“Look,” he said softly, pointing out a newly-cleared path paved with white slabs of smooth stone that led up the hill. “And can you see what’s there, through the trees?”

“It’s a hobbit hole!” Frodo exclaimed. “With a green door! Oh, Bilbo, aren’t those gardens lovely?” He looked up at Gandalf in wonder, his eyes shining. “The Elves made a home just for us?”

“They did indeed.” Gandalf retrieved the ornate box from his pocket and opened it, then handed it to Bilbo. “The smiths who crafted the door’s lock assured me that this key will fit.”

“Imagine opening our door with the key to Erebor!” Bilbo marveled.

“I see something sparkling above the door,” Frodo said, eagerly peering ahead. “Are those strips of glass, hanging there?”

“Ah, you’ve discovered Aragorn’s birthday gift for you, Frodo,” Gandalf said. “Those sheer crystals were mined and shaped by Gimli’s hand. Embedded at the top, where the fastening strings come together, is an ancient, very rare gem from the treasury of Gondor that will catch and hold the Sun’s radiance long after twilight. Should you return home after sunset, the gem will glow brightly enough to light your path.”

“How splendid!” Bilbo said with delight.

“Gandalf smiled down at the hobbits. “I hope you have enjoyed this birthday, my friends. All who had a hand in planning it wish both of you health and happiness. Your possessions, household goods, and ample foodstuffs will be delivered within the hour. And now… Frodo, will you escort your uncle home?”

“Gladly,” Frodo said softly. “Thank you so much, Gandalf, for everything.”

As Frodo and Bilbo walked up the path, hand in hand, the Sea-breezes caressed the delicate crystals of the wind-chime, filling the air with the sweet music of tiny bells.

“Welcome home, my dear friends,” Gandalf murmured with quiet joy. “Welcome home.”

** END **

Joyous Yule, my friends!  Written for the Livejournal "Yuletide4Frodo" challenge.

Getting to Know You

The elves living near the hobbits' dwelling were quite puzzled at first, for even with their sharp ears they had heard no movement outside their homes. Yet in the morning they found that small bags had been hung on their posts or door latches, filled with unusual but wonderful-smelling confections. The baked goods had been fashioned in various sizes and shapes of people or trees, and decorated in bright colors. Because the anonymous gifts arrived only a few moon cycles after the arrival of the Ring-bearers, the elves hurried to the Istar, Gandalf, to consult with him.

“Ah, these are rare treats, my friends!” Gandalf informed them, peering into the bags and parcels and inhaling appreciatively. “They are gingerbread-hobbits and sugar-elves, and the trees are those most beloved by the hobbits. Frodo and Bilbo are wishing you a joyous Yule, a festival that falls about this time in Middle-earth, when their folk give thanks for the year’s bounty, and share sweets and small gifts with their neighbors.”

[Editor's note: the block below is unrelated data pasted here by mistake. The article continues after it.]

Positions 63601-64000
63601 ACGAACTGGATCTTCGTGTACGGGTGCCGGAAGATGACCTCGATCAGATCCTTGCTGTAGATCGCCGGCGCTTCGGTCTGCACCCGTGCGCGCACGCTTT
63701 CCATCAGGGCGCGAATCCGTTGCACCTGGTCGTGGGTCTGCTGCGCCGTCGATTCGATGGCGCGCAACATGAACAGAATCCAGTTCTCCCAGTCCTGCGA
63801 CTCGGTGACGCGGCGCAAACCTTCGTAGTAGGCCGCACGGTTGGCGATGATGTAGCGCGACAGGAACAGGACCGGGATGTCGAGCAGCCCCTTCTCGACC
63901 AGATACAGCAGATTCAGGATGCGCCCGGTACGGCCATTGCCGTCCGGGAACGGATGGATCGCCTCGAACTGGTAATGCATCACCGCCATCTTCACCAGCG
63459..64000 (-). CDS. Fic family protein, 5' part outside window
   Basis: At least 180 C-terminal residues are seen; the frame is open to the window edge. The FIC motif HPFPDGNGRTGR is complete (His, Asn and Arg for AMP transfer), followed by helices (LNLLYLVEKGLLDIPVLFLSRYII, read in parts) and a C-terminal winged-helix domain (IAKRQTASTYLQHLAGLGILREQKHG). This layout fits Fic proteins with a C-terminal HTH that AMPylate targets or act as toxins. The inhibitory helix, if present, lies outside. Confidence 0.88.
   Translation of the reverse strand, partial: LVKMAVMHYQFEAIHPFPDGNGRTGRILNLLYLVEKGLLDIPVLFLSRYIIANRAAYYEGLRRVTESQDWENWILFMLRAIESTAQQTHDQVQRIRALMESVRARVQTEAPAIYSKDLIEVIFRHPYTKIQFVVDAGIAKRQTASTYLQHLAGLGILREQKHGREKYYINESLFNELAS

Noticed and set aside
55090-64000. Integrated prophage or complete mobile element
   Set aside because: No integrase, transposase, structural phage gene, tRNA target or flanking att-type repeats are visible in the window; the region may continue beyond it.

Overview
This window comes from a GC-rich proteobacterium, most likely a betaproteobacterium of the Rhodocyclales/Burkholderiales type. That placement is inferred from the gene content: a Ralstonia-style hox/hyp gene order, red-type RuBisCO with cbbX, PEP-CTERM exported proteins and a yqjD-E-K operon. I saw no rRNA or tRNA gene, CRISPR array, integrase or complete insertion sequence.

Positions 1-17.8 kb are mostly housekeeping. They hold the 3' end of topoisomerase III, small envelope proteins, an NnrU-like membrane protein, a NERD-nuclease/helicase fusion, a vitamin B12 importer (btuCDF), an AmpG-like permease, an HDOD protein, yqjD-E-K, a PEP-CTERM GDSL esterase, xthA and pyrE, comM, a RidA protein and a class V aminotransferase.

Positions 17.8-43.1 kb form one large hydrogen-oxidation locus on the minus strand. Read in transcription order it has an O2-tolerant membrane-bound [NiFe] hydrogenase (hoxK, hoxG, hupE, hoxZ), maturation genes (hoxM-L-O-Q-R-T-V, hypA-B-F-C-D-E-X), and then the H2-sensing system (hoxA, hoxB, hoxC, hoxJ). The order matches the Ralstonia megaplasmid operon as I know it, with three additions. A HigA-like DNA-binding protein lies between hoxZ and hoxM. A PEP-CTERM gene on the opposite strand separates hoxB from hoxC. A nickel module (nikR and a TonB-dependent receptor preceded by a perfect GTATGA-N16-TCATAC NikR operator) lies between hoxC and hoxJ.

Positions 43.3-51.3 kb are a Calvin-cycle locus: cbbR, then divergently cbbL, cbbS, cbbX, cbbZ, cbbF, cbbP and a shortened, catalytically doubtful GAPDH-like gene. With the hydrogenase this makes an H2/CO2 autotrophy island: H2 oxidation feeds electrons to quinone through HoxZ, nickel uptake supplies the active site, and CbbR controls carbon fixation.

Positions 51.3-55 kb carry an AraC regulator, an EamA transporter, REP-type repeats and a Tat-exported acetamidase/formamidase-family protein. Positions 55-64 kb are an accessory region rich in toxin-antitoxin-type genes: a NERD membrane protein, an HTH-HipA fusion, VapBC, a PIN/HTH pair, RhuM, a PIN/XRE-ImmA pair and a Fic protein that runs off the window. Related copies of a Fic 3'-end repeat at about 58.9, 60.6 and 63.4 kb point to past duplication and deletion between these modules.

“What are we to give in return?” the elves queried anxiously.

“The hobbits expect nothing, I assure you,” Gandalf told them. “It is their joy to give of what they have, and I am certain it gives them comfort to continue a tradition that reminds them of their home. Merely convey your thanks and wish them a blessed Yule when you see them...” He paused, then smiled knowingly. “Wait, there is one thing more that they might like.”

That evening, Frodo and Bilbo sat together on the small bench outside their dwelling, as they did each night after supper. They sipped eggnog and talked quietly, enjoying the bright stars as they appeared and the perfume of night-blooming flowers. After awhile, Bilbo laid his head on Frodo’s shoulder, and Frodo stroked his white curls very gently.

As the night grew darker, they saw with surprise and great joy that their neighbors had set candles in every window of their homes, and were lighting them one by one. The multitude of soft, flickering lights shone with warmth and a peaceful glow. And the hobbits' attention was caught by strings of colored jewels that had been hung amidst the branches of a noble fir tree, interlaced into the shape of a star. As the brilliance from Elbereth's stars hit each faceted surface, the gems sparkled brightly.

“It's lovely here, isn’t it?” Bilbo asked happily. “I did so hope it would be.”

“It is lovely,” Frodo agreed softly, and he smiled. “Good neighbors make for a good home, as Aunt Dora would say. Happy Yule, Bilbo."

“Happy Yule, dear boy,” Bilbo said with a sigh of contentment.

** END **

Inspired by a challenge from Dreamflower:  Include these 6 words in a story of any length:  grass, sunshine, soft, pleasant, song, water

A Simple Song

“We sang ever so many of your songs along the way, Bilbo,” Frodo said, “and Gandalf did too. You can’t imagine how many people up and down Middle-earth heard them!”

He and his uncle were sitting in the sunshine on the soft grass beside one of the many fountains near their home on Tol Eressëa, the music of the falling water soothing to their ears.

“My word, how extraordinary,” Bilbo said, shaking his head in amazement. “But not the Bath Song, surely!”

Frodo grinned. “Even the Bath Song.” He shared with Bilbo only the lighter, more pleasant aspects of the Quest now, and he delighted in his uncle’s frequent smiles and laughter. “Why don’t we sing your new one? Maybe there’s an Elf or two in the vicinity who might hear it.”

Needing no urging, Bilbo started out:

“Sunshine on the Sea
brings joy to all who see.”

And Frodo continued:

"Stars that light our way
Speak “’Welcome friend, and stay!’”

As the verses went on, the hobbits’ voices blending as one, an Elf indeed was nearby, walking through a grove of ancient trees. Pausing to listen to the simple words that conveyed such happiness, Elrond bowed his head in gratitude that two of his dearest friends, for whom he had labored long towards healing and ease of spirit, had at last found peace, and a home, in the kindly West. And when he went on his way he found himself smiling, and humming softly.